Betty Hastings from Lakeland Senior Living
Betty Hastings - The Homestead
“I was born Betty Jean Jones on January 29, 1927, in Dewey County, South Dakota in a blizzard. My mom and I were at my grandmother's house waiting for me and they were afraid the doctor wasn’t going to get there because of the blizzard. But he did and it was evening and he got there and I got there. Everybody was fine and so, I’m here! And so the first nine years of my life I lived on my dad’s Homestead in Dewey County, South Dakota. Very primitively. That means that we had no running water in the house, we had no electricity, what else do we need nowadays? No telephone, no plumbing, no water. All the water that we used was hauled in by my dad in barrels and of course in the wintertime when the snow was deep, why, they melted snow for water.”
Betty Hastings - Life at the Homestead
“That was my first… my first home was two rooms. And in that, two rooms at that time was my dad and my mom, my older brother and myself, and later came two more brothers. Well, we had five of us in two rooms until the little brother came, and then my dad added another room to the house. So then we got three rooms.”
Betty Hastings - Schooling
"I was homeschooled in my first grade. My mother had been a teacher and school was 8 miles away and I was pretty little. So, in the wintertime, why, that was impossible for me to go. So, my mom taught me first grade at home. I have one memory of being homeschooled. I was standing at the little blackboard doing my little numbers or something on it and I said to my mom, “When’s recess?” and that’s all I remember of being homeschooled. The next year my brother, older brother and I started school at the school that he had gone to the year before. The year before he stayed at the school with the teachers. Then when I went to school we rode our horses to school and that was up until the weather got too bad and then we moved to a house near the school. My mom and us kids moved. My dad stayed on the Homestead."
Betty Hastings - Schooling Part 2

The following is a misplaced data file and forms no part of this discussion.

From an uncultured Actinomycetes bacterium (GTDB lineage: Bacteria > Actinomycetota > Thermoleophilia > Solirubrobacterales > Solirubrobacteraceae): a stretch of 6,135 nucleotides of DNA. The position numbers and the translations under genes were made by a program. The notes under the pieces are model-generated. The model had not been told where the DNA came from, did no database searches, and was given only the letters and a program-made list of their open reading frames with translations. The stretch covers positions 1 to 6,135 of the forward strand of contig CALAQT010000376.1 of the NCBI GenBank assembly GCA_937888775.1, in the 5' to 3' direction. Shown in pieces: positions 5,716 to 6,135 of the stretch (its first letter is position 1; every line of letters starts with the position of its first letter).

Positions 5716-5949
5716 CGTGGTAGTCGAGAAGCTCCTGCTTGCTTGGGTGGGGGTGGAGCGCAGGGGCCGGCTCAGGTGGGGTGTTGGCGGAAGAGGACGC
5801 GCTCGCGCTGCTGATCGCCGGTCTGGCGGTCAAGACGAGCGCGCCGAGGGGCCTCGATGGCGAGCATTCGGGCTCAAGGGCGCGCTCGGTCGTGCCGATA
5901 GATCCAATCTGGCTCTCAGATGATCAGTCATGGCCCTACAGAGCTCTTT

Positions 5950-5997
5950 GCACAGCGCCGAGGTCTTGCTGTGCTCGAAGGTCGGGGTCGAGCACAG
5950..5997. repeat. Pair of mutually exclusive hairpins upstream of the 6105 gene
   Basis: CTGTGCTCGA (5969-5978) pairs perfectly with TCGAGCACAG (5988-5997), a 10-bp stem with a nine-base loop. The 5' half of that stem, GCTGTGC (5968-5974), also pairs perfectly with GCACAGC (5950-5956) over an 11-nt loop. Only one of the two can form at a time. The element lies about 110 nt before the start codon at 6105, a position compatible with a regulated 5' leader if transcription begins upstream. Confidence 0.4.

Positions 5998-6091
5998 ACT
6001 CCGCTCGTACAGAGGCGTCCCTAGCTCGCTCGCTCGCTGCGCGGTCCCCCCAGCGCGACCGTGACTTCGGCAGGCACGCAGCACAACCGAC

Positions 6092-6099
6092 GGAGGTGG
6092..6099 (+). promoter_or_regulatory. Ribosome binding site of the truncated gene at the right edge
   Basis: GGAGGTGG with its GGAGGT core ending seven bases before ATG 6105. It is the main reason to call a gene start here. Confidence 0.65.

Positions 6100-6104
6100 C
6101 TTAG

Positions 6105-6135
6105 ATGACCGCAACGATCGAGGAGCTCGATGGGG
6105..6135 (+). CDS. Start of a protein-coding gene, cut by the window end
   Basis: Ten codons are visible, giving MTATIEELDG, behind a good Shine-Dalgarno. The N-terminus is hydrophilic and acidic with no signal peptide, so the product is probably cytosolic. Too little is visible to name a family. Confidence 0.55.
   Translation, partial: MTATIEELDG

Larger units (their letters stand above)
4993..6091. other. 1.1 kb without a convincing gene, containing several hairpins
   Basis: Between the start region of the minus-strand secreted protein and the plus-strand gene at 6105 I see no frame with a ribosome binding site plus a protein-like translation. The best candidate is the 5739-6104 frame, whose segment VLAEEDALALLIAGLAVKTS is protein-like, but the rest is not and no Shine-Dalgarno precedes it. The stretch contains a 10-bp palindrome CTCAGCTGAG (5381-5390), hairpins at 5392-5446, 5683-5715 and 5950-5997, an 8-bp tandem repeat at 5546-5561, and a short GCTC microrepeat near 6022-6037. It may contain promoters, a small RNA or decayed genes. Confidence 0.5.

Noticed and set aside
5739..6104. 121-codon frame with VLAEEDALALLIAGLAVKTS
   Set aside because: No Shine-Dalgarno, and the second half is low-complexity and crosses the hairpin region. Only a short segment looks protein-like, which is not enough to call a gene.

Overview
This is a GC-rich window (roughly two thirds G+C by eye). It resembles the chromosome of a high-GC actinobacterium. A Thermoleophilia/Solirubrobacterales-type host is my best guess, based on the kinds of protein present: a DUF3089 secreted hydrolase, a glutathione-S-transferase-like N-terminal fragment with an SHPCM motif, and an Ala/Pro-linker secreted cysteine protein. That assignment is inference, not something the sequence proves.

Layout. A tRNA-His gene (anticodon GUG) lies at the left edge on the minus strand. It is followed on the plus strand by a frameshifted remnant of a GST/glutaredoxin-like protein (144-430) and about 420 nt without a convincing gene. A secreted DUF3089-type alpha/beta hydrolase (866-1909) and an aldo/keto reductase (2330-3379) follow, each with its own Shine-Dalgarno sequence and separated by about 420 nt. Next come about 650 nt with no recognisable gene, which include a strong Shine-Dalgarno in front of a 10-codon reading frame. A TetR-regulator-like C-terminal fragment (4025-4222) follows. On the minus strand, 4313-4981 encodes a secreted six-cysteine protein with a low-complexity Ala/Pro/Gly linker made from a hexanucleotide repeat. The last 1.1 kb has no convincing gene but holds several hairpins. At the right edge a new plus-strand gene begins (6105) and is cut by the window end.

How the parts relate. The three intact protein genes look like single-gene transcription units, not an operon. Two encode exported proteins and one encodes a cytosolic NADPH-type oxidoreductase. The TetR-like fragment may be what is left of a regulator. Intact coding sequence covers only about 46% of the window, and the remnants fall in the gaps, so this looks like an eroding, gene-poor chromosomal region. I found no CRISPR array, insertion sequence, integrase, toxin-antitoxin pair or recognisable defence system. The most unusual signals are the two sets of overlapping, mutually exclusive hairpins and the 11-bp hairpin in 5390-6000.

Betty: So, I went to school. That was actually my second grade. They started me out in my first grade because I’d already had a year of school and after two weeks they put me in second grade. Then, the next year my dad was on the school board and so he got the little school open that was about a mile from our house and it was four students.
Interviewer: The whole school?!
Betty: The whole school! My older brother and I and our two cousins who lived a couple of miles from us. And so that was during the depression and it got really, really bad. There was no feed for the cattle. It was just really bad so, my parents decided to move to California. 1936 we moved to California.
Interviewer: How old were you when you moved to California?
Betty: Nine. I often think about: there’s three things that I remember smells of from back there. Roses, meadowlarks, and sheep dip.
Betty Hastings - Neighbors
Betty: Anyways, when I was nine we moved to California, Humboldt County. Went to school. We’d been through fourth grade through high school. When we came when I was nine, we moved into this little house and all at once there was a yard full of boys from across the street. Hastings boys. There were five boys in the family. My older brother was friends with the three other ones, so I saw quite a bit of them. So, later on I married the third one.
Interviewer: What was his name?
Interviewer: Eddie Hastings?
Betty: Uh huh!
Interviewer: Sounds like an actor!
Betty: Now, this is 1943 and he was drafted into the army. So, a couple weeks before he was getting ready to go overseas, we got married! And he left for the South Pacific and was gone for 2 1/4 years. Came back and we set up housekeeping. About a year and a half later we had a little girl and then a year and a half after that when we had another little girl.
Betty Hastings - Jobs
“Jobs and so forth were not easy. You know, you didn’t make a lot of money back then. So, it was decided that I would go to work. So, I went to work in a grocery store for a little while and when I figured it out, I figured it wasn’t worth it. By the time I paid the babysitter and so forth it wasn’t worth being away from them. So, then I didn’t work for a while. Before Eddie came home from the service, I went to work in Woolworths department store and this was kind of interesting, the way I got the job. I had a friend who worked in the office there and they had part-time people that worked like they had extra people on Saturdays. So she got me, you know, gave a good word for me to get a job and so I went to work on a Saturday and come Monday morning I was at the front door before the boss got there. And he says, “What are you doing here?” and I said, “Well I thought I had a job.” He looks at me and he says, “Come on in!”
Transcription and Audio Edit by Ileana Chavez and Samantha Alcaraz.